Report of Maj. John Lane, Sumter (Georgia) Artillery, commanding Artillery Battalion
JUNE 3-AUGUST 1, 1863.--The Gettysburg Campaign

O.R.-- SERIES I--VOLUME XXVII/2 [S# 44]

JULY 30, 1863.

Col. R. L. WALKER,
Chief of Artillery, Third Corps, Army Northern Virginia.

        SIR: I have the honor to submit the following report of the operations of the Sumter Artillery Battalion (Eleventh Georgia Battalion) from June 14 to the 15th instant, which was under my command during that period, owing to the absence of Lieutenant-Colonel Cuffs on account of indisposition:
        In obedience to an order, I reported to Major-General Anderson upon leaving Fredericksburg, June 14, and was subject to his command, and accompanied his division upon the march through the Shenandoah Valley, across the Potomac River, through Maryland, and as far as Gettysburg, Pa., near which place we arrived about 3 o'clock on the evening of the 1st instant. No event worthy of mention occurred during the march, and it was made without loss on the part of this command, save a few horses broken down and left on the roadside.
        Early on the morning of July 2, in compliance with an order, I sent Captain [G. M.] Patterson's battery, consisting at that time of two Napoleon guns and four 12-pounder howitzers, with one 12-pounder howitzer of Captain [H. M.] Ross' battery, to report to Brigadier-General Wilcox, while with the battery of Captain [John T.] Wingfield, consisting of two 20-pounder Parrotts and three 3-inch navy Parrotts, and the five remaining pieces of Captain Ross' battery, embracing three 10-pounder Parrotts, one 3-inch navy Parrott, and one Napoleon, I went into position by your direction on a ridge east of the town of Gettysburg, fronting the enemy's guns on Cemetery Hill, and distant therefrom nearly 1,400 yards. With these guns immediately under my command, I took part in the actions of the 2d and 3d instant, being at all times during the engagement subjected to a very heavy fire, chiefly from Napoleon guns.
        In these two days' actions, Captain Ross' battery sustained a loss of 1 man killed, 2 seriously, 2 severely, and 3 slightly wounded, besides losing 9 horses killed, and having 2 wheels destroyed, firing 78 rounds of Napoleon shell and spherical case, 332 rounds 10-pounder Parrott shell, and 96 rounds 3-inch navy Parrott shell.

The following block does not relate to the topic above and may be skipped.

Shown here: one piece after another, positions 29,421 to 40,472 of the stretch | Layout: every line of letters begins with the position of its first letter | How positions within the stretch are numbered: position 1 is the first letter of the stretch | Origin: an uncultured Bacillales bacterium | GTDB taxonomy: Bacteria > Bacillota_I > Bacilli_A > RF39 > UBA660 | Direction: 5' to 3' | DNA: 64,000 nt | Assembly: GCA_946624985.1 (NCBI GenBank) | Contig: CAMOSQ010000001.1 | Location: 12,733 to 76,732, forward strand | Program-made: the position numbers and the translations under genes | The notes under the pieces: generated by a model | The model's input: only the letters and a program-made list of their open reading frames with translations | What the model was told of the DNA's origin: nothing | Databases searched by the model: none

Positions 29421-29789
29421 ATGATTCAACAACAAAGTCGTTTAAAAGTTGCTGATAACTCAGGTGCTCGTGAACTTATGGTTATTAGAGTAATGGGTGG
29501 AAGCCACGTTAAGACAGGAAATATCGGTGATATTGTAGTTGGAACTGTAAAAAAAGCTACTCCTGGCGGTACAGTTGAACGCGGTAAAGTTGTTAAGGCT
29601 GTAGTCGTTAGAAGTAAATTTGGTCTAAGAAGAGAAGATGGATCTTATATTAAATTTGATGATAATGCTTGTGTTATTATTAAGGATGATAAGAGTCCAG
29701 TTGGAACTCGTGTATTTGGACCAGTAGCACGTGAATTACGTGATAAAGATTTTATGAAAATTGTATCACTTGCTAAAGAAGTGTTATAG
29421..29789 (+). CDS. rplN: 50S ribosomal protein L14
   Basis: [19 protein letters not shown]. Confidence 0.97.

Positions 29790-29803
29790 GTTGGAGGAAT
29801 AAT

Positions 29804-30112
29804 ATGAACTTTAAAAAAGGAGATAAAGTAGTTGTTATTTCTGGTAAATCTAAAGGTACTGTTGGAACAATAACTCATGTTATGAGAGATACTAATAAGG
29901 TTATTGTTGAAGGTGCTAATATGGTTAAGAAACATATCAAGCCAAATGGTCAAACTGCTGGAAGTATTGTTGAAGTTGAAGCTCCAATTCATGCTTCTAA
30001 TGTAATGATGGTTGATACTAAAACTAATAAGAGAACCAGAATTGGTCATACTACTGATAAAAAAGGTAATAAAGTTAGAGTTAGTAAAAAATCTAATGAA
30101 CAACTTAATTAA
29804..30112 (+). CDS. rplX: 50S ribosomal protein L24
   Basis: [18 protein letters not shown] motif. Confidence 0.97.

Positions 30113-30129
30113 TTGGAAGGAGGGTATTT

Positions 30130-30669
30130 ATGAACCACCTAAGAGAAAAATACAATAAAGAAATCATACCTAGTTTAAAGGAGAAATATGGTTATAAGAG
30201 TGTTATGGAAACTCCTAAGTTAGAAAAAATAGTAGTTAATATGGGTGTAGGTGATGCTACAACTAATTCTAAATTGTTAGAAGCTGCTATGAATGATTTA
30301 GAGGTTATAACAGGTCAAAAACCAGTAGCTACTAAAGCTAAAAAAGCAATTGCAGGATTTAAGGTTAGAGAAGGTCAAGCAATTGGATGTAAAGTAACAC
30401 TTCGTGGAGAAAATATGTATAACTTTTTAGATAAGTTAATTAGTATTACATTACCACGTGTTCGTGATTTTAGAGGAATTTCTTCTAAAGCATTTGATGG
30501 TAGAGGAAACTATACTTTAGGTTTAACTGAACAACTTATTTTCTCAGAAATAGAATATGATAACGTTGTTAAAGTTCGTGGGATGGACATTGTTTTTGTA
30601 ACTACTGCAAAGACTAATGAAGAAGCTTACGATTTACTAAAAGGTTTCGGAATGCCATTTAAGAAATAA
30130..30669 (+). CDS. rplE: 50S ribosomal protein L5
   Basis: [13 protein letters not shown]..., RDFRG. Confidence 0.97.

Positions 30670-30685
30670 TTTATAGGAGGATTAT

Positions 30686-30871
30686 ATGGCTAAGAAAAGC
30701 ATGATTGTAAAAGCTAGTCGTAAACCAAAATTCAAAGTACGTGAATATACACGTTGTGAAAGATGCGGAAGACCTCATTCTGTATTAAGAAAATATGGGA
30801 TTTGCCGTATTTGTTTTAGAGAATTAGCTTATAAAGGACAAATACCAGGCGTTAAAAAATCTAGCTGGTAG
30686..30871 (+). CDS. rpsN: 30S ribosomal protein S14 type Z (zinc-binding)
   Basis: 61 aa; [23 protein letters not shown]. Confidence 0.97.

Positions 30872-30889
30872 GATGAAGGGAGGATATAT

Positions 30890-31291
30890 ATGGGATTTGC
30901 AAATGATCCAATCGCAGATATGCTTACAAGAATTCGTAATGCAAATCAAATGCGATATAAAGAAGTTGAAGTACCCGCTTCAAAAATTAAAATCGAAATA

Captain Wingfield's battery had 2 men seriously and 7 slightly wounded, besides 8 or 10 others struck, but not disabled (Captain Wingfield had a very severe bruise on leg by piece of shell, but did not leave the field), and lost 20 horses killed, a caisson pole broken, and several sets harness torn up by shot, firing during the engagement 106 rounds of 20-pounder Parrott shell, and 300 rounds navy Parrott ammunition.
        From Captain Patterson's report, I learn that he went into action only on the second day's battle, then with the brigade of General Wilcox, and, though engaged but a short while, sustained a loss of 2 men killed, 2 severely and 3 slightly wounded, losing also 7 horses killed, and firing 170 rounds.
        During the march in Pennsylvania, this command lost 4 men not accounted for, supposed to have been captured.
        On the evening of July 4, I withdrew my guns from their position near Gettysburg, and, with the remainder of the Third Corps, moved in the direction of Hagerstown, Md., arriving there the evening of the 6th instant.
        On the 11th instant, by your command, I placed in position near where the left of the Third Army Corps rested, and north of Saint James' College, between the Potomac and Hagerstown, eight guns of this battalion--four guns each from the batteries of Captains Ross and Patterson--firing while there (two days) a half dozen rounds to dislodge the enemy's sharpshooters from a barn, by order of Major-General Heth, in which we were successful.
        On the morning of the 13th, I crossed the Potomac into Virginia at Falling Waters, having lost in this last movement a few sponges and grease buckets.
        Lieutenant-Colonel Cuffs arriving at camp at Bunker Hill, Va., on the 15th instant, I turned over the battalion to his command.
        From the time of leaving Fredericksburg to the assuming of command by Lieutenant-Colonel Cutts at Bunker Hill, the whole loss sustained by the battalion was as follows: Men killed, 3; wounded seriously, 2; severely, 7; slightly, 13; missing, 4; total loss of men, 29. Horses killed and abandoned on the road on account of being unable to travel, 53, besides the loss of a few of the minor equipments of the batteries, which have been replaced.
        In conclusion, colonel, I feel that I would be guilty of injustice both to the officers and men of this command if I failed to notice the gallantry displayed by them in action, as well as their patient endurance of the hardships of the march and the gnawings of hunger caused by being without rations for several days consecutively. It would be invidious to make special mention of any particular persons where all acted their part well, which, as far as my observation extended, I can safely assert, believing that no troops could have displayed greater courage during action or fortitude under difficulties than the officers and men of this command at the battle of Gettysburg.
        We interred our dead decently, and brought every wounded man of the battalion across the Potomac, for which Chief Surg. [W. A.] Green is entitled to praise.
        All of which is respectfully submitted, &c.

I am, very respectfully, your obedient servant,
JNO. LANE,

Major of Artillery.

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